These charges do not criminalize the act of manipulating young men for the purposes of generating profit. Rather, the criminal act is the provision of these players with athletic scholarships. Remarkably, this means that without the NCAAs arcane and monopolistic amateurism rules, which price-fix the cost of a college athlete at the level of an athletic scholarship, its unclear if the FBI would have a case against these coaches at all.

In a way, the schools are the victim, US attorney Joon Kim told reporters after the arrests were announced. Its a remarkable stance to take when you consider the reams of money schools have made off of this exact scheme for years. According to the USA Today, 28 different schools, ranging from Virginia University to Texas A&M, made over $100m in revenue off college sports in the last year. College football and basketball coaches are the highest paid state employees in 39 of 50 states. Nine different schools have an athletic department with at least $200m in public debt, according to Bloomberg, as they spend money hand-over-fist to build facilities and vie for the favor of top athletic prospects.

By following this legal logic, the FBI and the DoJ are not just making the schools into victims. They are putting a state backing behind the NCAAs amateurism rules. To do so is taking a definitive stance that the players should not be paid, that amateurism is not just an NCAA rule but, effectively, the law of the land. And to those who would simply say, Well, its the rules, legal authorities have come down on the other side of the issue in the past. As Stanford economist Andy Schwarz noted on Twitter, when Congress considered making NCAA violations criminal, the Federal Trade Commission opposed the action, citing antitrust rules. Furthermore, their brief read, although there is clearly no room in any transaction for the false or misleading statements the proposed legislation would prohibit, some conduct addressed in the legislation is acceptable in many other markets. It is problematic here only because of the NCAA rules.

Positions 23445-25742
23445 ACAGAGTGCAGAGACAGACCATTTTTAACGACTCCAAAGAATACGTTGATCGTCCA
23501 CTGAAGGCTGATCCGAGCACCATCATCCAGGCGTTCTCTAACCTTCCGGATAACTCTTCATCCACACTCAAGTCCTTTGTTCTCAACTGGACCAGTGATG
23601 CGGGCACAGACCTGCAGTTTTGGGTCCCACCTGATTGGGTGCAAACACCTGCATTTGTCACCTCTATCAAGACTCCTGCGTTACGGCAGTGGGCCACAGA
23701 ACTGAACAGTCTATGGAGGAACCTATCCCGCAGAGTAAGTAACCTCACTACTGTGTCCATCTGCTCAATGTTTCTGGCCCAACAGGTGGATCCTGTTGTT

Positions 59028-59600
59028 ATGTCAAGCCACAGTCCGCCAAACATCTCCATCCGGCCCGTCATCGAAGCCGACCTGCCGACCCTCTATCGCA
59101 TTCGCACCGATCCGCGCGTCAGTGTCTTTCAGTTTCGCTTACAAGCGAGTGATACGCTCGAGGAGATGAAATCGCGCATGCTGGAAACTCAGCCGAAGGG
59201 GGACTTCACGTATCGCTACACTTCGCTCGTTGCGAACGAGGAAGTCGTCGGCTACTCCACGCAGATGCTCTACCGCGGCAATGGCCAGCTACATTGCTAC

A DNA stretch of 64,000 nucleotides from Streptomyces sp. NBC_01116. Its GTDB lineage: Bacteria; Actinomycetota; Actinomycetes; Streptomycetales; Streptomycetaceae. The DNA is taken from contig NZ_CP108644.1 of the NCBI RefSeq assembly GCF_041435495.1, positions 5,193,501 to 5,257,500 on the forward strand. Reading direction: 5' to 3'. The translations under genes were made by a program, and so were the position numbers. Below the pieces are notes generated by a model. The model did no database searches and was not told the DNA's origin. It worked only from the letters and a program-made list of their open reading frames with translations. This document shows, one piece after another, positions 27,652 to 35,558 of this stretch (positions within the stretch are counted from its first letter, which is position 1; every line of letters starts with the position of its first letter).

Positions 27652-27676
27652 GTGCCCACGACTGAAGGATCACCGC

There is no way to look at the FBIs approach to this case and see it as a push for justice. Any push for justice would not see the schools and the institutions raking in stacks of money off of amateurism as the victims. These under-the-table payments and bribes, the treatment of players as pawns in the moneymaking schemes of coaches, universities and apparel companies would not exist if the NCAA was not a price-fixing cartel. But the FBI doesnt see the cartel as the problem. In fact, it is enforcing the cartels rules for it.

The idea of cleaning up college sports is a noble one. It is an industry that exploits the professional athletic dreams of young men across the country, many of whom see the NCAA and the pipeline to the professional leagues as their way out of dead-end poverty. But you cant even begin to solve the problem until you identify who is predator and who is prey. The fact that Attorney Kim and the FBI see the schools, the ones perpetrating the system that caused the actions of the coaches in the first place, and force young athletes to go under the table to receive any sort of remuneration for their hard work, will only push us further away from solving the real problems of college athletics.